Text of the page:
4. Celestron NexStar Evolution 8 Schmidt Cassegrain Telescope

This telescope also has a 200mm lens and offers spectacular views of the moon, planets, and deep sky objects. 

Weighing only 13 pounds, it is the perfect telescope to take along on a weekend away. It has a handy 

Built-in 10-Hour Battery, so we didn’t need to worry about power at any time. 

Views of the moon, planets, and deep sky objects were crisp and clear. 

The GoTo mount on this scope has high-performance brass worm gears and motors and tracks objects smoothly as they drift across the night sky. 

We also tried some astroimaging with great results. At a slightly higher price, this scope is still exceptional value for money and is ideal for beginners and more experienced stargazers. 

Check the price of Celestron NexStar Evolution 8 Schmidt Cassegrain Telescope here

What we liked

  • Well priced for exceptional views
  • Celestron SkyPortal app for iOS and Android
  • Easy to use GoTo mount
  • Built-in 10 hour Lithium Iron Phosphate Battery
  • Lightweight for portability
  • Two accessory trays
  • USB charge port for mobile phone

What we didn’t like

  • Higher price
  • Need to buy a cable to plug into PC for software updates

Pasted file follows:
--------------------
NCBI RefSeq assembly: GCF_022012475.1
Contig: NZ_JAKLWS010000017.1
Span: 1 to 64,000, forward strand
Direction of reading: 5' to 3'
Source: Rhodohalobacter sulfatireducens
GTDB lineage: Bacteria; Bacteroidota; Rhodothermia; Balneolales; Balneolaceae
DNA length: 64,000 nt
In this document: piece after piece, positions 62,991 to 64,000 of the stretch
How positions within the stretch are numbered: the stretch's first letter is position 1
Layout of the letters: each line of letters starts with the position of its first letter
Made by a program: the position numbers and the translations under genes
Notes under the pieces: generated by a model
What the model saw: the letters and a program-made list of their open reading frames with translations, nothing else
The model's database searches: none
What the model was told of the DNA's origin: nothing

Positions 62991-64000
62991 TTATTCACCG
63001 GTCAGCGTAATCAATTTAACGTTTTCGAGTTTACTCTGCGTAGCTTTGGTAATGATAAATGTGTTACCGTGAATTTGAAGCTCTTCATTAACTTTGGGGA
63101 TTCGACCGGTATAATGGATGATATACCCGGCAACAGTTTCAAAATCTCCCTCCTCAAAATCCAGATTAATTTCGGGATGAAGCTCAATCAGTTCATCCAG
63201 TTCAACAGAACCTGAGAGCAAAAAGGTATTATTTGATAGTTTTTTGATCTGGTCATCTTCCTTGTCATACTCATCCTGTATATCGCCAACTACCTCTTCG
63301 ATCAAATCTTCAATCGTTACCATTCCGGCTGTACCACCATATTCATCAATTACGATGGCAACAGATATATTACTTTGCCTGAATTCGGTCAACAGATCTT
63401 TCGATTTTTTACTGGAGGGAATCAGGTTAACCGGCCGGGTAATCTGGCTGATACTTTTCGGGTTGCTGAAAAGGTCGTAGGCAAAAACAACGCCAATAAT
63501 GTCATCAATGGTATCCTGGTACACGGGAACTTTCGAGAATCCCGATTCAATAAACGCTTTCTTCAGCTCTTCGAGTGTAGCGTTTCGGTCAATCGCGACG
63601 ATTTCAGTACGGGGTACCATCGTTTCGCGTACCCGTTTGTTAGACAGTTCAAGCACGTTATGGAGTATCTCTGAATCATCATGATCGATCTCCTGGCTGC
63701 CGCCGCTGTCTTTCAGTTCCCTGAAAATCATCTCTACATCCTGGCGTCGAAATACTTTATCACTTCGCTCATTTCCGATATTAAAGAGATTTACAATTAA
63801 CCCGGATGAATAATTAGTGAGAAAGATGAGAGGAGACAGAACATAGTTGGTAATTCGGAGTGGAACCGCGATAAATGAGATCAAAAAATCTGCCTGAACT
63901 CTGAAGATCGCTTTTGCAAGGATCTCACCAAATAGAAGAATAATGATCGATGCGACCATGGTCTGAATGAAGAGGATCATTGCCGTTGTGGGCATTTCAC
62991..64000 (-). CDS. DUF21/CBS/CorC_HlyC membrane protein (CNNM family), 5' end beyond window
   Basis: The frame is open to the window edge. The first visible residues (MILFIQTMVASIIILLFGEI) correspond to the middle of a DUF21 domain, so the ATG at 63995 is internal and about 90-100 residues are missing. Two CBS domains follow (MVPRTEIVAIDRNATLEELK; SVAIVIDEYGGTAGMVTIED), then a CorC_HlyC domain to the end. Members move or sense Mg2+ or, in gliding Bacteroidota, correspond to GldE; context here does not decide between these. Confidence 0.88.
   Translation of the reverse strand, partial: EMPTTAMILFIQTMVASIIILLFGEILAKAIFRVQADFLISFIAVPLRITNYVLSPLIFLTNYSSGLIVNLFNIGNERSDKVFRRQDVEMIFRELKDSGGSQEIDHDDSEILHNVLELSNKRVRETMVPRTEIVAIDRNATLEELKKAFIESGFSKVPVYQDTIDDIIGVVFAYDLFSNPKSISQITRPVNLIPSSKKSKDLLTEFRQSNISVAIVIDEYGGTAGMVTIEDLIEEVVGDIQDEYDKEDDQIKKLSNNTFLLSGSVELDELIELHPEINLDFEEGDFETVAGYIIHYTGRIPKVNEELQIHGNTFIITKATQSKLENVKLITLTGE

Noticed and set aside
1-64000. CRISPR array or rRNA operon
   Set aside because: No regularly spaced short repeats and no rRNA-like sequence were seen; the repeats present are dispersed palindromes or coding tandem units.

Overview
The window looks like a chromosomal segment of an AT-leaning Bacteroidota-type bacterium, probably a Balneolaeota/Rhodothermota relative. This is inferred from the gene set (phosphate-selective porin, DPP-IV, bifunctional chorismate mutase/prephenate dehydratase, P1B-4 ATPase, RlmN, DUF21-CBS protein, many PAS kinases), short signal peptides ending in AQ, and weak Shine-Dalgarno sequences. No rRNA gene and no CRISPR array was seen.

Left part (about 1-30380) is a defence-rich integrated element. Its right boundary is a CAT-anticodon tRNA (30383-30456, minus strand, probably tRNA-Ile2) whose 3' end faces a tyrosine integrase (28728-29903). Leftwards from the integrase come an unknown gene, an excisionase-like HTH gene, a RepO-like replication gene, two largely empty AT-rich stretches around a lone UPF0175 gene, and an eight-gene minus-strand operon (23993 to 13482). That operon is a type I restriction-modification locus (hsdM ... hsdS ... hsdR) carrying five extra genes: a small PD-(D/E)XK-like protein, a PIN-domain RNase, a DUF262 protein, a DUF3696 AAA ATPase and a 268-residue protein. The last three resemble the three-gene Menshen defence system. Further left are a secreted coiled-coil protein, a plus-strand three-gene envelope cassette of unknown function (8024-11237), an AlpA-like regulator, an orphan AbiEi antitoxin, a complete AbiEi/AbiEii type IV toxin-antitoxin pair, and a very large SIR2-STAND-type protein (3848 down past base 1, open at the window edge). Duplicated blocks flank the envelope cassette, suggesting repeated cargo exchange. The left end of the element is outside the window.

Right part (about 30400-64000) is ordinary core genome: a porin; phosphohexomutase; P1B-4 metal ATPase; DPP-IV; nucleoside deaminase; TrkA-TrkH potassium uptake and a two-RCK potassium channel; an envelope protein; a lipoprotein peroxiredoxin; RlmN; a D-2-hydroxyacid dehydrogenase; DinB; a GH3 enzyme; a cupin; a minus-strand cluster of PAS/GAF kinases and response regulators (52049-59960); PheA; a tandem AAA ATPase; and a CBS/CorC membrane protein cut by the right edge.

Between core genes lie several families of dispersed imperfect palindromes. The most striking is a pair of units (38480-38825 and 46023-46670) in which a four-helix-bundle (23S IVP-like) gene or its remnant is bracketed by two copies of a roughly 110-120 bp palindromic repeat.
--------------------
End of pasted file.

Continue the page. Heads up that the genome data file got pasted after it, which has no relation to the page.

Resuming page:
Aperture: 200mm (8 inch)
Magnification: 51x
Lens diameter: 200mm (8 inch)
Field of view: 0.98°
Weatherproof: No
Weight: 13 pounds

5. Celestron CPC 1100 StarBright XLT GPS 2800mm Telescope

This was the most expensive telescope we reviewed. 

It features a large 280mm (11 inch) lens, a 2800mm focal length, and 70x magnification. 

It is definitely more suited for professional astronomers. 

The scope comes with a fully computerized Altazimuth mount and internal GPS. 

The GPS makes locating objects easy as it automatically calculates the date, time, longitude, and latitude of where you are. 

The database of over 40000 celestial objects tracks any object you desire. Although it is quite heavy, the innovative ergonomic design makes it easy to carry. 

My better half managed to do alone without asking for help! We viewed amazing detail on the surface of Jupiter. We also looked at the rings of Saturn and even managed to see Neptune and Pluto.

Check the price of Celestron CPC 1100 StarBright XLT GPS 2800mm Telescope  here

What we liked

  • Large 280mm (11 inch) lens
  • Ergonomic design 
  • Exceptional clarity for professional stargazers
  • Computerized dual fork arm Altazimuth mount
  • Internal GPS tracks your position
  • Database of over 40000 celestial objects
  • Hand control holder to view information hands free

What we didn’t like

  • High price for beginners
  • With the mount, it is heavy to transport 
  • Some users experienced issues with the GPS 

Aperture: 280mm (11 inch)
Magnification: 70x
Lens diameter: 280mm (11 inch)
Field of view: 0.71°
Weatherproof: No
Weight: 83 pounds